Category: pulp


A Time for Pleasure (Original Title: Rapture In My Rags)

The world at our feet


Trap of Lesbos (1962)


via weheartit

Title: Pulp

Author: Robin Talley

Age Group: Teen/Young Adult

Genre: Historical Fiction/Contemporary Fiction

Series: Standalone

Star Rating: 5 out of 5 Stars

I borrowed this book from my local library and reviewed it.

I first read Robin Talley’s books when I came across As I Descended, a modern lesbian take on one of my favorite Shakespearean plays, Macbeth, so when I found out that she was writing a new book, this one going back and forth through sixty years to tell the story of two lesbian young women, I was sold. I devoured Pulp in two and a half days, absolutely spellbound. The prose was snappy and sharp, and I loved the characters; this book seemed to take my heart and wring it out completely. A novel of self-discovery, true love, writing in all of its forms, and staying true to yourself at all odds, I loved Pulp! Easily one of my favorite books of 2018! Robin Talley has outdone herself with this meticulously researched and beautifully written novel; I will never forget Abby or Janet, and how they changed each other’s lives.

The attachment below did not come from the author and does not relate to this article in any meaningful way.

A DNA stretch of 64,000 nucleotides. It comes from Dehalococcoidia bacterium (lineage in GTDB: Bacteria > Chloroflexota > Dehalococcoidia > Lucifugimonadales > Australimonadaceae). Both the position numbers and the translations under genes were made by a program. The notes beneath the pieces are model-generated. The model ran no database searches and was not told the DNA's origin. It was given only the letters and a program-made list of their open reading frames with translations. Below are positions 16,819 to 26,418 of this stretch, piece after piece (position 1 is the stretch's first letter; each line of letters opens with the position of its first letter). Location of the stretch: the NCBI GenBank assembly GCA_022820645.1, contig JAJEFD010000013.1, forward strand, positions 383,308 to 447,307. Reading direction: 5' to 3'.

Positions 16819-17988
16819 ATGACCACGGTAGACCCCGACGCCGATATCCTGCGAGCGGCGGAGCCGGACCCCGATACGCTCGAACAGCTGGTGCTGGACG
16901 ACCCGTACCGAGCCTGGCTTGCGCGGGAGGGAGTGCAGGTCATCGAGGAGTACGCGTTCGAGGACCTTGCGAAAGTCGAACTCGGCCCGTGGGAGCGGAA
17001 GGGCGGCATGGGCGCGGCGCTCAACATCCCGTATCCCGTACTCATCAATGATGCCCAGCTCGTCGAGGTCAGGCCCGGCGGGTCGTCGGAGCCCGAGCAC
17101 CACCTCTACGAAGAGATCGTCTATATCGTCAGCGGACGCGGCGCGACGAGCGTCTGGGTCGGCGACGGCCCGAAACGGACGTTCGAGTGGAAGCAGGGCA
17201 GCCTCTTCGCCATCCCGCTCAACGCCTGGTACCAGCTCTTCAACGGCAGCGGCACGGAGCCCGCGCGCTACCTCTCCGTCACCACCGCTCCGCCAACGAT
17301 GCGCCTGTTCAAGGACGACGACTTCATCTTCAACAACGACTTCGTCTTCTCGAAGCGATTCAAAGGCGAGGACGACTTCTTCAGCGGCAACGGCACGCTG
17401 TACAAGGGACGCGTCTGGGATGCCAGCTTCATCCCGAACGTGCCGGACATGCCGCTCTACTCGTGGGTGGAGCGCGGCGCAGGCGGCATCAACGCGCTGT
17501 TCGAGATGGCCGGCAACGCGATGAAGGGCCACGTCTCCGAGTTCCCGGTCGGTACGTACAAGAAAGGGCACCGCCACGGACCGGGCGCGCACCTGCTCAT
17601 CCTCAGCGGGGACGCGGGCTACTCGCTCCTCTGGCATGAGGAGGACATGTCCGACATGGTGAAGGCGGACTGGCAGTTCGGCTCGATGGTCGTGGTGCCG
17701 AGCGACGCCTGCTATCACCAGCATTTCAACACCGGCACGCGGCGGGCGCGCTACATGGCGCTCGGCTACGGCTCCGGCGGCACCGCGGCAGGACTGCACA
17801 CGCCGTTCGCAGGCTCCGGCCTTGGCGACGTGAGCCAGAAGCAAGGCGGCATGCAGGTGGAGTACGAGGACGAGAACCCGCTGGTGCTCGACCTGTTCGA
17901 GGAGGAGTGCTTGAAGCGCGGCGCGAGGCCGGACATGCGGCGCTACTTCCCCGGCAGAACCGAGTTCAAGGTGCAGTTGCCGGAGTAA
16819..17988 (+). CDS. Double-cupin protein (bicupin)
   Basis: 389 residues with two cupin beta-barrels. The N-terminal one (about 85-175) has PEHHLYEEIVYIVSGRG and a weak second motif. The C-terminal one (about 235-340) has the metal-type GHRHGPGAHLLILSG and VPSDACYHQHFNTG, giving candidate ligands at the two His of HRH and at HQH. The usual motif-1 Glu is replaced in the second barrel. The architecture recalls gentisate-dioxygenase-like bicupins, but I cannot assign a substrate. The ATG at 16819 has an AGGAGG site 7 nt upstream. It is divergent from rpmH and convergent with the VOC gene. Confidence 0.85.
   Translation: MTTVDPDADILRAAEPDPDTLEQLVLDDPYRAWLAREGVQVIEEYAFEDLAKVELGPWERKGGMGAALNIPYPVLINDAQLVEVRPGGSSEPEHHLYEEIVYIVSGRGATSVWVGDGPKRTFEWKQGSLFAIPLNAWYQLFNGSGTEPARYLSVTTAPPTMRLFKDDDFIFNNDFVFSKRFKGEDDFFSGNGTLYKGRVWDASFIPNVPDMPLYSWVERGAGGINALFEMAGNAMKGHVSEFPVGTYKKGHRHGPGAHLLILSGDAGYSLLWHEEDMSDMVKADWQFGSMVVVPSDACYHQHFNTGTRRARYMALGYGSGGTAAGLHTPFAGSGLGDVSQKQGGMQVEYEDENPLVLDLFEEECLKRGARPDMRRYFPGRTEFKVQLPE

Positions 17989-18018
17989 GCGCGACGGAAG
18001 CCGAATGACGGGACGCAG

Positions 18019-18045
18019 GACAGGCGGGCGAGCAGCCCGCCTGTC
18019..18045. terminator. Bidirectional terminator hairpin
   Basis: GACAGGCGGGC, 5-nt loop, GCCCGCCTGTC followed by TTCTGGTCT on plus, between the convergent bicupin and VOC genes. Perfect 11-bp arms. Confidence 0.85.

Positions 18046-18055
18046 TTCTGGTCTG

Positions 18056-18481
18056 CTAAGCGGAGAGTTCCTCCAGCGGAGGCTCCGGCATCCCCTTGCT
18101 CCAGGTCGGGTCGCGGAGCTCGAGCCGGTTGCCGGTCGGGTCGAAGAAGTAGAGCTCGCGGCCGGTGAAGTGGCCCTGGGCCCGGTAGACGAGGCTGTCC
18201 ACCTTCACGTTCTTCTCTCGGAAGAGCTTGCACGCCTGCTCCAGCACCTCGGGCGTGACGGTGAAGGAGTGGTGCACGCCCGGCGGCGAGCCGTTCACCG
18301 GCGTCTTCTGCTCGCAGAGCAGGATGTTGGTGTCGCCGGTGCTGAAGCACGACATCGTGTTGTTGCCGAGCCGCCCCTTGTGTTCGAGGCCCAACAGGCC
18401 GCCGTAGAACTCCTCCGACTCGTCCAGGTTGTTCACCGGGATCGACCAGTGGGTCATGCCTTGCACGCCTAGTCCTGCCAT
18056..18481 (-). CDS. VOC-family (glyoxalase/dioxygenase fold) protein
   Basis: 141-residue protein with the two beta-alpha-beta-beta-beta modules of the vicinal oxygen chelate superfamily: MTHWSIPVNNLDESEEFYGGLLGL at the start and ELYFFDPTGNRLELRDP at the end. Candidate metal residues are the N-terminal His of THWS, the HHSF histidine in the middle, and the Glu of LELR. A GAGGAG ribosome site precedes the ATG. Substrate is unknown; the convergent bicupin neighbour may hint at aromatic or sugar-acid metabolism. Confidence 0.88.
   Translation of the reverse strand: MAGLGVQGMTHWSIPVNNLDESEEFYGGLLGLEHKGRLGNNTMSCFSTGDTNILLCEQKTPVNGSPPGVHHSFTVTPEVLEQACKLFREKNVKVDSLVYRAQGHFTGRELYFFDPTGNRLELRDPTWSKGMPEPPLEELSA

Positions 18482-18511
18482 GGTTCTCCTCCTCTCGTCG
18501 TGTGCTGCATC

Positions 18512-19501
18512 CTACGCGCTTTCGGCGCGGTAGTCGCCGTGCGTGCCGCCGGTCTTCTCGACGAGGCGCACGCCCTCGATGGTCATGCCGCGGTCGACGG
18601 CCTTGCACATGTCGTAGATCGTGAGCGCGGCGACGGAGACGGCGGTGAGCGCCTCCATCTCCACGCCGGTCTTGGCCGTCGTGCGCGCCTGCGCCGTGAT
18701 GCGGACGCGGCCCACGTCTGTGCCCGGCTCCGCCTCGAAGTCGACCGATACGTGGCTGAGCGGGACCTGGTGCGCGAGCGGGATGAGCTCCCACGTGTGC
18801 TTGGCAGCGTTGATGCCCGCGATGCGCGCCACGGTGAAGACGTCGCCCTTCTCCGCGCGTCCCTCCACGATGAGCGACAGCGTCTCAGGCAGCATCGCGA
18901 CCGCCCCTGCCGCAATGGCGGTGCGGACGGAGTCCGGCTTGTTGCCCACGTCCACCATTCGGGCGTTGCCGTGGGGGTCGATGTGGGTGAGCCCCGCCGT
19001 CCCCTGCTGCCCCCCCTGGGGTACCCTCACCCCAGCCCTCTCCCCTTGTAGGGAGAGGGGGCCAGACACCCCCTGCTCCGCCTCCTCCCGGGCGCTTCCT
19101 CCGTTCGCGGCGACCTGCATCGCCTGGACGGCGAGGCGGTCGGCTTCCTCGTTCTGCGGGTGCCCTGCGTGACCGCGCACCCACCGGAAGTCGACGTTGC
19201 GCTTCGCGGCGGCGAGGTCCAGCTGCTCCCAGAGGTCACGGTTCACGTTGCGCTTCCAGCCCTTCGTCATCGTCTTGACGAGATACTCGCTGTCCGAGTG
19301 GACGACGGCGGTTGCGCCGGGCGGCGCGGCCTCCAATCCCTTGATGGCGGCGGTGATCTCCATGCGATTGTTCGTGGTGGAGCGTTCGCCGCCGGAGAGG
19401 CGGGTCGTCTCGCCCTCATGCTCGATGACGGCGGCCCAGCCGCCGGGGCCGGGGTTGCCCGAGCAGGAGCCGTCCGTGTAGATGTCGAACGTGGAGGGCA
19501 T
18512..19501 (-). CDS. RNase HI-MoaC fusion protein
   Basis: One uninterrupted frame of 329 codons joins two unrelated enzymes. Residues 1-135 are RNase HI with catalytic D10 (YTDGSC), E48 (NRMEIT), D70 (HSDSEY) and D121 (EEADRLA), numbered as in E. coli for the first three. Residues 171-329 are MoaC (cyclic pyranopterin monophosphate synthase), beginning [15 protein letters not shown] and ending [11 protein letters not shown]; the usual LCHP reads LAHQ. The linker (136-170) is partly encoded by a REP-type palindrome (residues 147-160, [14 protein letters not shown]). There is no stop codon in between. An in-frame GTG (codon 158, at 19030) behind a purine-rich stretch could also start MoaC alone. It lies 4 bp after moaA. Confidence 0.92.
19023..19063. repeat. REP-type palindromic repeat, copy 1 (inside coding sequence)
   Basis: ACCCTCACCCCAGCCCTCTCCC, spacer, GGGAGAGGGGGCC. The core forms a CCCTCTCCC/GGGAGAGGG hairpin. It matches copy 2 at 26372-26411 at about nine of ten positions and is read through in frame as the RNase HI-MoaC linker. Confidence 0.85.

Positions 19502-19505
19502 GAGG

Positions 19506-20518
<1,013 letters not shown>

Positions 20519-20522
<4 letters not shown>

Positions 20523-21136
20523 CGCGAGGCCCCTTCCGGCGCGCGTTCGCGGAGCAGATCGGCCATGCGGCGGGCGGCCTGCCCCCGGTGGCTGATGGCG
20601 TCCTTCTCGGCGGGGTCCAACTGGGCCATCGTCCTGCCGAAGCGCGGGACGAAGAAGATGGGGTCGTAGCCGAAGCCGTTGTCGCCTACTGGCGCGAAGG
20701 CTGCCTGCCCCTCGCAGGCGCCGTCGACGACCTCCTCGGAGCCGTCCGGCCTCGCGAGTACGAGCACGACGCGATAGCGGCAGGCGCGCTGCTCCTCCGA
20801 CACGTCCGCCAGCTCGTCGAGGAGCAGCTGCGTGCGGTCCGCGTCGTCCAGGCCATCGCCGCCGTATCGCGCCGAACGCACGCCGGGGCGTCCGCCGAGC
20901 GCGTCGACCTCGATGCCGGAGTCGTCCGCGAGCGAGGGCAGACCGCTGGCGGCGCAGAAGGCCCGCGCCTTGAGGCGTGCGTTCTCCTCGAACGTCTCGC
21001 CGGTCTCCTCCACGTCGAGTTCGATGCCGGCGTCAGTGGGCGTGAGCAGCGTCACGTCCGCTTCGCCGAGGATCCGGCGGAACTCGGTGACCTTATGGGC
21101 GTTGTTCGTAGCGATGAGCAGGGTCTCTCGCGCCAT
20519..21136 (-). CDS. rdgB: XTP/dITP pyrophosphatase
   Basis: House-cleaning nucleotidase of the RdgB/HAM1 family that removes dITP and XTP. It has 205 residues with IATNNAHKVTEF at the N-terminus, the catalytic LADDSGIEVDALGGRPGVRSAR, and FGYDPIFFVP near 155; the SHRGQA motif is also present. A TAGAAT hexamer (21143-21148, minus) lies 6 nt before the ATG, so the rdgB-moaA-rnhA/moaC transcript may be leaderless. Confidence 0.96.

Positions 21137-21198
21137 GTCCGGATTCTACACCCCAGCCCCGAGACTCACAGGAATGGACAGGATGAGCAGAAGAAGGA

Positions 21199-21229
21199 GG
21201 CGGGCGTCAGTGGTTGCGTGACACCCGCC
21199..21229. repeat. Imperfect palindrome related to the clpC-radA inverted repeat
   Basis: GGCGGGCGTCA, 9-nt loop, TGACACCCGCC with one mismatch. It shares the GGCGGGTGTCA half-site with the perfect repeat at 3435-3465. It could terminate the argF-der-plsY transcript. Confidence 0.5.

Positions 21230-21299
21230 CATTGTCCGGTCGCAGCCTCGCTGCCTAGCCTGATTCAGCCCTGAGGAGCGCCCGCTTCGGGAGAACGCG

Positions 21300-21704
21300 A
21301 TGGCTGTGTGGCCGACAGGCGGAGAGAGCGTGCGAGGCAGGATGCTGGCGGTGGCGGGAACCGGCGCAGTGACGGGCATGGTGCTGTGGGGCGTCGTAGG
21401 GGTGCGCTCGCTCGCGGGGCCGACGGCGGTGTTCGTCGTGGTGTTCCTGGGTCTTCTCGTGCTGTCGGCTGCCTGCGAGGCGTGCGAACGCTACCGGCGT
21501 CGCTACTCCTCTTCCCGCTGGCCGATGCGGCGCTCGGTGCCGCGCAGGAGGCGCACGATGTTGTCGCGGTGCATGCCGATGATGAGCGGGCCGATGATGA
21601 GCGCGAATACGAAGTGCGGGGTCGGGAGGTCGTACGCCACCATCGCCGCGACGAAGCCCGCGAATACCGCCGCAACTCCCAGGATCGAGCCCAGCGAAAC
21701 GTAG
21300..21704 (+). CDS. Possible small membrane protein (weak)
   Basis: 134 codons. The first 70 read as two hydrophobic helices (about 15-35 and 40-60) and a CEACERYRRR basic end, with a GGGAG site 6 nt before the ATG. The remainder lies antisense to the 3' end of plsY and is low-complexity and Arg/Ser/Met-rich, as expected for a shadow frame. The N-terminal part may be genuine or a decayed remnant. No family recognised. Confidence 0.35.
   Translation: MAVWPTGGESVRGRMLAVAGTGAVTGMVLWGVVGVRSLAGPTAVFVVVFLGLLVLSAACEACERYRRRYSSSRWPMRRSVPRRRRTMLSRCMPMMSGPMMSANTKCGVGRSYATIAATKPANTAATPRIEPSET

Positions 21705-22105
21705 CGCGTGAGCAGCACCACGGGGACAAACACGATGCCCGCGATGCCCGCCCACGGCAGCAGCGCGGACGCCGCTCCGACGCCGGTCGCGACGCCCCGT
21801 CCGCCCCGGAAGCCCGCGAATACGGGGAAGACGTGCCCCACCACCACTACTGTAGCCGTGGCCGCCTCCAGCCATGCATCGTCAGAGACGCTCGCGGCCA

Janet Jones and Abby Zimet are two queer teens, separated by sixty-two years, and bound by the power of storytelling. Janet Jones, eighteen years old in 1955, shares a love that is forbidden by law and society with her best friend, Marie. It’s most certainly not easy, being gay in the time of McCarthyism, but when she discovers books about women falling in love with other women, it awakens a fierce desire to tell her own stories. Combine that with a romance that must be kept under wraps at all costs, and Janet is risking far more than her heart; she could endanger the woman she loves as well. Sixty-two years later, in 2017, proud lesbian Abby Zimet can’t stop thinking about her senior project and its subject: lesbian pulp fiction. All to happy to escape her real-life problems and anxieties, she finds women just like her in the books she studies, but the one she most cherishes is a book by a woman who goes by the pen name ‘Marian Love’. Determined to track down the woman who so inspires her, Abby embarks on a journey of self-discovery and realizes that she is capable of more than she ever could have realized.